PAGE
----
Publish Check provides a software-as-a-service product for getting publishers real-time analytics on content performance. It’s a sort of web-scraper technology that pulls in several metrics from different sources.
What Coding Sans did was pragmatic and focused on getting us the outcome we wanted. Leo Van der Borgh, CEO of PublishCheck
We had a platform rebuild carried out by an agency in the UK. It did not result in a completed product, so the Coding Sans team was brought in to complete the job.
Publish Check’s backend couldn’t deal with the huge number of requests and also critical features were missing that would have made the product more compelling for their customers.
Publish Check Dashboard
Scope and Solution
We built discrete features that were missing from the initial build. Publish Check’s team directed us in the features to be built, and what the specifications for them were.
We built their email update functionality, providing a regularly scheduled service for each user. We also conducted quite a lot of scalability and stability testing, helping them to bring more clients on. The architecture until that point hadn’t been particularly scalable.
Besides building features and making the product scalable, we performed some DevOps work as well. New clients joined onto the platform, and we monitored the capacity usage and other factors.
Aside from these main functionalities, we provided 2-3 hours of work at a time on small features that had been missing. We also corrected how certain metrics were being displayed. It was a mixture of data-gathering, email service, and scaling functionalities.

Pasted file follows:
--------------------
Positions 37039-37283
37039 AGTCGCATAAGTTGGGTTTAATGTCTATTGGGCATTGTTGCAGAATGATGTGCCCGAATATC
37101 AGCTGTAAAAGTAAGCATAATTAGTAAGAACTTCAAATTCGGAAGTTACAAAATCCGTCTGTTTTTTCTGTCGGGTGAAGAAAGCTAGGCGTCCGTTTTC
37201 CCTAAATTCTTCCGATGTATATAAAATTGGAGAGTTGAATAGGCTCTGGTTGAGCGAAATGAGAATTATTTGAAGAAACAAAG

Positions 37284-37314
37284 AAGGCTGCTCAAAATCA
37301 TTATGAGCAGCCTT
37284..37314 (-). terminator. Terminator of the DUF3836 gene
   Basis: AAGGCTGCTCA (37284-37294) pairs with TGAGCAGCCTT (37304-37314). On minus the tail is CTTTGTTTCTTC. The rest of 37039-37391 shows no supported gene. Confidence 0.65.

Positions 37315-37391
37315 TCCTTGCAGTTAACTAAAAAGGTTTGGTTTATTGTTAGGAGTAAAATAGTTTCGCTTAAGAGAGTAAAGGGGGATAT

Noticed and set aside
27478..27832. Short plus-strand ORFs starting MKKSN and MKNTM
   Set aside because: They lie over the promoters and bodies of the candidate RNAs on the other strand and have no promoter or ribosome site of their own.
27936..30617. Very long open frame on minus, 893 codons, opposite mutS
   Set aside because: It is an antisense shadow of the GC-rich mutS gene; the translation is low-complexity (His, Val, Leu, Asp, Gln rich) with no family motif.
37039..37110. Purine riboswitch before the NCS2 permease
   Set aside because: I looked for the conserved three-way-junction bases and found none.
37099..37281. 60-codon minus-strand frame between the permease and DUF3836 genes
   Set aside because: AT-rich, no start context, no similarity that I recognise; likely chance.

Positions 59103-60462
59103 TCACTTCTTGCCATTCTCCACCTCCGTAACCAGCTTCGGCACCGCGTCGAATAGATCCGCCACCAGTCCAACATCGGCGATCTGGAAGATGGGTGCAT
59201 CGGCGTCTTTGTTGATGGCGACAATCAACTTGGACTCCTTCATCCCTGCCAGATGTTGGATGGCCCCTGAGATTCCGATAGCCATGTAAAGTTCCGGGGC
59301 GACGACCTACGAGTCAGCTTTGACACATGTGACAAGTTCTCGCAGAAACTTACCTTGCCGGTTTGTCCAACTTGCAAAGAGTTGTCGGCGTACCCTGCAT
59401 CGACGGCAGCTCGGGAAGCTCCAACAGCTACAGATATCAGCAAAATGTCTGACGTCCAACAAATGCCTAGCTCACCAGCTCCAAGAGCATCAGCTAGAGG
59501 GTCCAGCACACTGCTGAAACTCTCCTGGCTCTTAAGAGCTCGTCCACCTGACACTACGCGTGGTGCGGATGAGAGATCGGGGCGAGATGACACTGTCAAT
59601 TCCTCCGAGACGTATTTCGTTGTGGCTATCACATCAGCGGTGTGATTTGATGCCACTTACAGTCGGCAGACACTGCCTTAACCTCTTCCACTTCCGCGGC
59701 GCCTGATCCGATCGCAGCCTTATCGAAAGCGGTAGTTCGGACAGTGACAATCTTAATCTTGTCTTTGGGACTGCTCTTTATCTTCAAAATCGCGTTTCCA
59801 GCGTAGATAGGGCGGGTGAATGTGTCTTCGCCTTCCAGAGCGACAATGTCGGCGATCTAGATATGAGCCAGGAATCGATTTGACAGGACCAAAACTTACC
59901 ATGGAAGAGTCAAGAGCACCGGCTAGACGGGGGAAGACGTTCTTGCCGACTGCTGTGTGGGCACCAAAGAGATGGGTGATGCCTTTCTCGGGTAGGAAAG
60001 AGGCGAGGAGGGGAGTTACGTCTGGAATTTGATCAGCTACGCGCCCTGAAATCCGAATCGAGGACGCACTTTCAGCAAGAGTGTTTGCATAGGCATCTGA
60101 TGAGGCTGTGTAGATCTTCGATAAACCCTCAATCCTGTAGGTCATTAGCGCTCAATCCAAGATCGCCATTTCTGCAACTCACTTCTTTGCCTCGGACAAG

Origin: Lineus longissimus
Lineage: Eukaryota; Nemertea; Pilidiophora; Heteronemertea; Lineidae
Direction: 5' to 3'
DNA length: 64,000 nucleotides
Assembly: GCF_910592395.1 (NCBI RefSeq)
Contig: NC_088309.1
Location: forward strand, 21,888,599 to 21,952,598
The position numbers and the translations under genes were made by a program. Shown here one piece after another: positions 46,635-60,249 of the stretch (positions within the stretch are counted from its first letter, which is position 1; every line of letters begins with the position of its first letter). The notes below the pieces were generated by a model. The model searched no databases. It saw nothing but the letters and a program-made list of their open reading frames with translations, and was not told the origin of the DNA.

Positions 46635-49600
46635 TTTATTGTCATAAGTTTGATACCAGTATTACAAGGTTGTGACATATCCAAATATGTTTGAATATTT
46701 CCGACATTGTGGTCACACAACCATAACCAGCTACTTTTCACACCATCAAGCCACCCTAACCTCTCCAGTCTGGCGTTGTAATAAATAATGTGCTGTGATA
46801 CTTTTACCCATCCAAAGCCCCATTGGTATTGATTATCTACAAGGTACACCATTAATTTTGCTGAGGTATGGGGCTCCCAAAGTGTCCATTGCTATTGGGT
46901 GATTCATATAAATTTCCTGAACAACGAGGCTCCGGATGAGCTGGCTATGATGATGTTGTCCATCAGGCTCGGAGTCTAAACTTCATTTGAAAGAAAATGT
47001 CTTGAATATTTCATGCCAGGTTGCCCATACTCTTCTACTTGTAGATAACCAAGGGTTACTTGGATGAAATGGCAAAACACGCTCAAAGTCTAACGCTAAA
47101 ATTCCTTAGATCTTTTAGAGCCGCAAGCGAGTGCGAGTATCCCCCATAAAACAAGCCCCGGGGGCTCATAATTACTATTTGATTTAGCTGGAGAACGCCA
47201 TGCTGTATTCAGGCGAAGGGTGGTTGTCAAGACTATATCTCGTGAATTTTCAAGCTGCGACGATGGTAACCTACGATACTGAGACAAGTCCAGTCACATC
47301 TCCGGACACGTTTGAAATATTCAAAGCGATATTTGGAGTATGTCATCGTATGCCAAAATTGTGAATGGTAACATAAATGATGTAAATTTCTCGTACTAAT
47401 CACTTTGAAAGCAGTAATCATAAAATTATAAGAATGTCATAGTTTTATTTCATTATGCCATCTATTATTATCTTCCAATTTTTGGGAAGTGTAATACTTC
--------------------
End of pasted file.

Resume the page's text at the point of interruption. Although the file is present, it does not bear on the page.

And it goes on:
Publish Check Dashboard
Results and Feedback
Here is what the CEO of Publish Check said about us:
“The way in which our platform had been architected by the initial agency required that, whenever we brought in a new client, a new plug-in had to be written. The Coding Sans team wrote a generic plug-in that worked across 80% of new clients’ websites and required much less bespoke coding.
This reduced the time for onboarding new clients from one to two days of coding to 30 minutes on average. This was a significant improvement, and, to be honest, Coding Sans didn’t have to do this. They could have simply offered to build a new plugin for every client and charged us each time. This is the main relevant metric.
We used Slack for communication, with a dedicated channel for the project. They were very responsive, letting us know when someone would be unavailable. It was clear whom we were dealing with.
Coding Sans is a pragmatic and outcome-focused group, rather than ideologically wedded to academically interesting ways of doing things. For an early-stage startup, in particular, this was a good way of getting what we wanted. They have a can-do attitude, putting in long hours and charging us by the day, not by the hour. What Coding Sans did was pragmatic and focused on getting us the outcome we wanted.”